Never Waste a Good Crisis: Towards Social Sustainable Development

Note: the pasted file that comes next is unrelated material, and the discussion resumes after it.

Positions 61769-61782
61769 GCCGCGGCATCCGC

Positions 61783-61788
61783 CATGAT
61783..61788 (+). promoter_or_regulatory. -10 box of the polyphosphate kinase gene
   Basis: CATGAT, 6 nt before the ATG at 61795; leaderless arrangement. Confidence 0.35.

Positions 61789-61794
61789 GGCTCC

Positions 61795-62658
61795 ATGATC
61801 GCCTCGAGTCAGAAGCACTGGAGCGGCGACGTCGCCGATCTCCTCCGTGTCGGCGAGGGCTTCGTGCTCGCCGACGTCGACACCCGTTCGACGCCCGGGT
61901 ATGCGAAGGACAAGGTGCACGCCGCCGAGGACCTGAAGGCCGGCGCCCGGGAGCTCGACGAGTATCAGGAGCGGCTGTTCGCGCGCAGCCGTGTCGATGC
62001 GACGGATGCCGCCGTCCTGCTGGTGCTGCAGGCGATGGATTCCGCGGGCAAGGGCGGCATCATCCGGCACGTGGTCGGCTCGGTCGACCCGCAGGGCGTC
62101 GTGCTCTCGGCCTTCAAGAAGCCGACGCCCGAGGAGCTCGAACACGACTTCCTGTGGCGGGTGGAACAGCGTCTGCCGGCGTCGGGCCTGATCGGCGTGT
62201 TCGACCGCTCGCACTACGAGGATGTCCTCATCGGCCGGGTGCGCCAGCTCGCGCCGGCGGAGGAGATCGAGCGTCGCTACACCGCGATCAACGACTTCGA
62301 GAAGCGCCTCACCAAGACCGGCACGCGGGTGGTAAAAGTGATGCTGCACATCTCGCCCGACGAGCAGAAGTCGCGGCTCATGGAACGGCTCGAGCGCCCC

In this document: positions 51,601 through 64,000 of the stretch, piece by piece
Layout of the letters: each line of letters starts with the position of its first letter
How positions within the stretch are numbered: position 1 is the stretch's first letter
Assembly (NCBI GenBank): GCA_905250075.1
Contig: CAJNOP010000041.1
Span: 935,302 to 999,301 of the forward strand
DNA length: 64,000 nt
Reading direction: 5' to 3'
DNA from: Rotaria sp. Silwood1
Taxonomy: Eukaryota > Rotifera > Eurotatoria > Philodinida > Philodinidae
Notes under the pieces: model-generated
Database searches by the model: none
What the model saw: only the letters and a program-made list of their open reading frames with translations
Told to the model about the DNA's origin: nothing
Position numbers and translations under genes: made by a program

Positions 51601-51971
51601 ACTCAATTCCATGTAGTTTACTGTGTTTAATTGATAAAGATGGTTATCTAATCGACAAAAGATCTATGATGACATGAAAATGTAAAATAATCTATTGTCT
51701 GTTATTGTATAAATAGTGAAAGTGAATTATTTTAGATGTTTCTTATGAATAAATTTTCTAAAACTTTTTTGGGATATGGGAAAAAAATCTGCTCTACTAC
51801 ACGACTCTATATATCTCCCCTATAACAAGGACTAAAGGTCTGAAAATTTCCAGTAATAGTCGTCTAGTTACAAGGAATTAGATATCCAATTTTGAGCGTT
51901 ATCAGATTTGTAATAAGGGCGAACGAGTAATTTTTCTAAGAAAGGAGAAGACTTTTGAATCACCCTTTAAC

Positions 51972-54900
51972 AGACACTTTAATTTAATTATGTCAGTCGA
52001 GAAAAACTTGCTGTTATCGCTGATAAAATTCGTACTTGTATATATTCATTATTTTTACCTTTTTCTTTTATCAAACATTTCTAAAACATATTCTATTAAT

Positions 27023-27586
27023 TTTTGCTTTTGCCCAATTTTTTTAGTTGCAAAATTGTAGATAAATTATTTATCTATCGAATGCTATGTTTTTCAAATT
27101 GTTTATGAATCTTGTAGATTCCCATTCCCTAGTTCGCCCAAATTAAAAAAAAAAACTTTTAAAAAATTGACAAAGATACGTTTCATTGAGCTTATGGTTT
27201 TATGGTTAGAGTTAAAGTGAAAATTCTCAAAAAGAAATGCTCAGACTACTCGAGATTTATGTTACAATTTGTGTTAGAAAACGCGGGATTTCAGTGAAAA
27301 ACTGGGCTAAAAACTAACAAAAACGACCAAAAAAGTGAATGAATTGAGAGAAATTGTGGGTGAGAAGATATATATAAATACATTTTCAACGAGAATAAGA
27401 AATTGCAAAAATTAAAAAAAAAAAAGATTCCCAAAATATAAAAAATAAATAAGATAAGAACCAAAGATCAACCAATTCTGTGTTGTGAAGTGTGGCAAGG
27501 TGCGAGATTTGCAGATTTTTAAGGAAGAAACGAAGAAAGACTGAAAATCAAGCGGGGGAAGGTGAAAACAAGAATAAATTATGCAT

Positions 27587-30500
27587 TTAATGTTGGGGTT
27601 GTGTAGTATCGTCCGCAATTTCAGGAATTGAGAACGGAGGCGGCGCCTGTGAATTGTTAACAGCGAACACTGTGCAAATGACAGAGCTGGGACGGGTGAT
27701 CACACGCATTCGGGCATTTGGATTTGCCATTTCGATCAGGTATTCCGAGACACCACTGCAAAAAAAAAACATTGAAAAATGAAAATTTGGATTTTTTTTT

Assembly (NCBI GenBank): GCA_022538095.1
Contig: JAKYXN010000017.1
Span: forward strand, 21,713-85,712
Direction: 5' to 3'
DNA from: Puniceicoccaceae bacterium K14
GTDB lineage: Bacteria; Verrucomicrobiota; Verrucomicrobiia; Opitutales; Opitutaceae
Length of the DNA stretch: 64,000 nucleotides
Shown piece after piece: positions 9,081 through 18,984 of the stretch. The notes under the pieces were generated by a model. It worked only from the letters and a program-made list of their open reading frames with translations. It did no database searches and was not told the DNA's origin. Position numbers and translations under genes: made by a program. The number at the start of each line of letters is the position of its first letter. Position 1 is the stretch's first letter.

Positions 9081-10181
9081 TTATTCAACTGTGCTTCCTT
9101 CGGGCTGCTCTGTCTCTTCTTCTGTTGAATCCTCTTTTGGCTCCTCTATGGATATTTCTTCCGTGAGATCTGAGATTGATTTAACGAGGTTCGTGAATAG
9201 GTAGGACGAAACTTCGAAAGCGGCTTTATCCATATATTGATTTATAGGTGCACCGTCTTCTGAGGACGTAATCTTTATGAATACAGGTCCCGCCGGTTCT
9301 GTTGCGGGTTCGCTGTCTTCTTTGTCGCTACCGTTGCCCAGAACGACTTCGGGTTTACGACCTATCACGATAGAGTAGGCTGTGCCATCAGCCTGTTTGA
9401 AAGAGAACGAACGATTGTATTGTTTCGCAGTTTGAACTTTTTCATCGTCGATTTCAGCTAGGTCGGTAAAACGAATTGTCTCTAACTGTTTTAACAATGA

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The report by the Stiglitz Commission on the Measurement of Economic Performance and Social Progress highlighted the idea that sustainability in essence is about quality of life. This paper discusses and elaborates this notion. It argues that sustainable development should be seen as a process which does not focus on economic development alone, but which also includes well-balanced ecological and social development. Social aspects of sustainability deserve attention because of their instrumental and intrinsic relevance. A society needs a sense of community and commitment. The presence of social capital is very important for the liveability of a society. It is argued that the amount of social capital may fluctuate over time. This means that in the long term, future societies may be better in a social respect (more trust, more participation, less inequality) than today’s. Ensuring social sustainability is thus not only a matter of ensuring that present social cohesion is preserved, but also ensuring that this cohesion will increase or improve. The paper ends by addressing lines of research on social sustainability. The following research themes are mentioned: (1) Quality of life, social capital and social cohesion in a longitudinal perspective. (2) ‘Sustainability of what, why and for whom?’ Sustainability as an issue of choice: trade-offs. (3) Civil society and governance aspects of sustainability. (4) Public perceptions, values and opinions with regard to sustainability issues and (5) Fairness and inequality in relation to sustainability policy, both nationally and internationally.